Iran eases death penalty laws for drug traffickers
Iranian lawmakers have amended the country's strict laws on narcotics, making it harder to put people to death for drug-related crimes. The law could affect hundreds of inmates on death row in the conservative country.
A crystal meth addict in Tehran
Under the new bill, Iranian judges will be able to sentence a suspect to death if the crime involves two kilos (4.41 pounds) or more of hard drugs, such as heroin, cocaine, or amphetamines. This marks a significant change compared to the old legislation, where the legal limit was only 30 grams.
Parliament passed the new legislation on Sunday after months of debate. It is expected to be approved by the conservative Guardian Council and signed into law by the president.
Lawmakers also raised the levels for drugs such as opium and marijuana - from five to 50 kilos.
However, the new law would keep the death penalty for leaders of drug gangs, people who carry firearms or exploit minors while committing drug-related crimes, and - in some cases - repeated offenders.
Opium from Afghanistan
The long-awaited change could reduce international pressure on Iran from human rights groups over executions. Iranian authorities executed 567 people during last year alone, placing the Islamic Republic among the top five countries carrying out the death penalty. Most of those executions were drug-related.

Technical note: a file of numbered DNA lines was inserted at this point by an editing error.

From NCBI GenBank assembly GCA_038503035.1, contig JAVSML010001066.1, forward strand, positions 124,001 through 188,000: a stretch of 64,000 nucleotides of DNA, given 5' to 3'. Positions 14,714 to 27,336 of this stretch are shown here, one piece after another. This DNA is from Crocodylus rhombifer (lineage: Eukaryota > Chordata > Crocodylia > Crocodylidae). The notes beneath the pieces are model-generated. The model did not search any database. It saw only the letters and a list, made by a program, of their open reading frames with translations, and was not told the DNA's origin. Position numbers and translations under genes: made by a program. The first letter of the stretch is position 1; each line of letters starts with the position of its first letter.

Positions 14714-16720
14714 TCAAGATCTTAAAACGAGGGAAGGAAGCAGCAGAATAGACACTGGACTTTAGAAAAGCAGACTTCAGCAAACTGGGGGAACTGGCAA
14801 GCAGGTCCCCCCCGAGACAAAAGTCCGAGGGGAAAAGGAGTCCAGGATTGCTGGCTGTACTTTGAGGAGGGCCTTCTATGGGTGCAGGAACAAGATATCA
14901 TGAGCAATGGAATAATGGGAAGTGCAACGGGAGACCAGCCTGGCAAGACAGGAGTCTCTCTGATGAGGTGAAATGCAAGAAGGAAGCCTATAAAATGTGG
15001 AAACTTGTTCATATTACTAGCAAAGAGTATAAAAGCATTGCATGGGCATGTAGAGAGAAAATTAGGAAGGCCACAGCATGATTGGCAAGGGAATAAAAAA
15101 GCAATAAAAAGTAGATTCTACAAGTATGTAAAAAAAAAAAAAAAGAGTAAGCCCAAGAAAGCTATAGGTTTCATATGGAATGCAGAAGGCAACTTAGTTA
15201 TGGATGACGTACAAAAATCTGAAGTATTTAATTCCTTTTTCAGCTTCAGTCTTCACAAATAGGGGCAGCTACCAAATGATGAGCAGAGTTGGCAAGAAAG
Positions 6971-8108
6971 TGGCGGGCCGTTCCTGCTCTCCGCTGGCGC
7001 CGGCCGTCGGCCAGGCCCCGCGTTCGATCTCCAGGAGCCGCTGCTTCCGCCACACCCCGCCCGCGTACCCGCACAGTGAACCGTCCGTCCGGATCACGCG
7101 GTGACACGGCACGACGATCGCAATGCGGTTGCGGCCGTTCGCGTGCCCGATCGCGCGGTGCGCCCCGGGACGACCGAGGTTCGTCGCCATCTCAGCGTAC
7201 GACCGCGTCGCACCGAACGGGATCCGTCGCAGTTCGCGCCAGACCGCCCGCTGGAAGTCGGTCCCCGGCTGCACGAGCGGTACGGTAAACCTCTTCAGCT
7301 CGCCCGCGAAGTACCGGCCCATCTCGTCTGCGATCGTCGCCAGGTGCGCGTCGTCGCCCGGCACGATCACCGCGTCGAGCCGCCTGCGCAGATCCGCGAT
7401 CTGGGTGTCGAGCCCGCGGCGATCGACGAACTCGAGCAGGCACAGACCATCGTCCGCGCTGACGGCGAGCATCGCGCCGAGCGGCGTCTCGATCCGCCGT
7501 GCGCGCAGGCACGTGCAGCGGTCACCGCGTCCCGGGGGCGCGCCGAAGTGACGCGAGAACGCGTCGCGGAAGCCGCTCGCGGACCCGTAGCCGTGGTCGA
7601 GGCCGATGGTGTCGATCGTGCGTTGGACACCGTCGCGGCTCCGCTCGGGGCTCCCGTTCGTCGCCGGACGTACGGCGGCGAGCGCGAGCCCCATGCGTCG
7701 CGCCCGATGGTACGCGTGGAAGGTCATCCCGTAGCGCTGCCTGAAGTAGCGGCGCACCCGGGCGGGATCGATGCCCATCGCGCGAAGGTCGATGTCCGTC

Iran's neighbor Afghanistan produces around 90 percent of the world's opium, and Iran itself serves as a major transit point for narcotics. Teheran authorities confiscate and destroy hundreds of tons of drugs every year.
The new law should also apply retroactively to many of 5,300 inmates currently on death row over drug-related crimes, commuting some of the death sentences to 30 years in prison and a fine.
According to Hassan Norouzi from the parliament's judicial and legal committee, the 80-million-strong Iran has around 5.2 million drug addicts and 1.8 non-addicted users.
dj/jm (AFP, AP)